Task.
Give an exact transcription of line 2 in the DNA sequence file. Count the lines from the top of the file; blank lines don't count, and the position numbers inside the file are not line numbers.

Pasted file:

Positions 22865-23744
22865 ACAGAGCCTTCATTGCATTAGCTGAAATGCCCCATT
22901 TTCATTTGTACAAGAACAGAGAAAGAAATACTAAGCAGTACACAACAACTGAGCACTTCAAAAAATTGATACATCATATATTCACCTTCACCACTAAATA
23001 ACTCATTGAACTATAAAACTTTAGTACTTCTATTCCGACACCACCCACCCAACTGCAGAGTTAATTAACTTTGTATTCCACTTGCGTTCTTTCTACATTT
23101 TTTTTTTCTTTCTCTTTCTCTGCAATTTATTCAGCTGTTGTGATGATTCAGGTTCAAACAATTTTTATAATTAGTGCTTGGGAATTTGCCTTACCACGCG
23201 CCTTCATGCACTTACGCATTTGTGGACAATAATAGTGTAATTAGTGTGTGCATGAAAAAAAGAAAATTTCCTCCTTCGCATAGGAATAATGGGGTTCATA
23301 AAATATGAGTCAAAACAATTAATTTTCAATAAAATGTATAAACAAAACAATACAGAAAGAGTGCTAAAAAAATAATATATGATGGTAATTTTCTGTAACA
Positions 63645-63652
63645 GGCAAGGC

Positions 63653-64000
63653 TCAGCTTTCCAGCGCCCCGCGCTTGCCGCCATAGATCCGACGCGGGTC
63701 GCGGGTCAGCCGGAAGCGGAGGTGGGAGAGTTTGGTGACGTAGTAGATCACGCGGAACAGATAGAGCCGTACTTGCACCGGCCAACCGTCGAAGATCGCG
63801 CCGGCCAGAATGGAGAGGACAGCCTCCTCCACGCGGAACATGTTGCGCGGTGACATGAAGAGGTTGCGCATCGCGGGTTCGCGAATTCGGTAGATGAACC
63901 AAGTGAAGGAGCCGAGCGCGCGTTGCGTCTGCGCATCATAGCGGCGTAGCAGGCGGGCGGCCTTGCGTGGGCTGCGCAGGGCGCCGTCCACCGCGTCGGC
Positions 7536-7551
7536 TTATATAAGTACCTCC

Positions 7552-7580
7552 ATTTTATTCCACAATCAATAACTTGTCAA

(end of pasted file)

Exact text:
22865 ACAGAGCCTTCATTGCATTAGCTGAAATGCCCCATT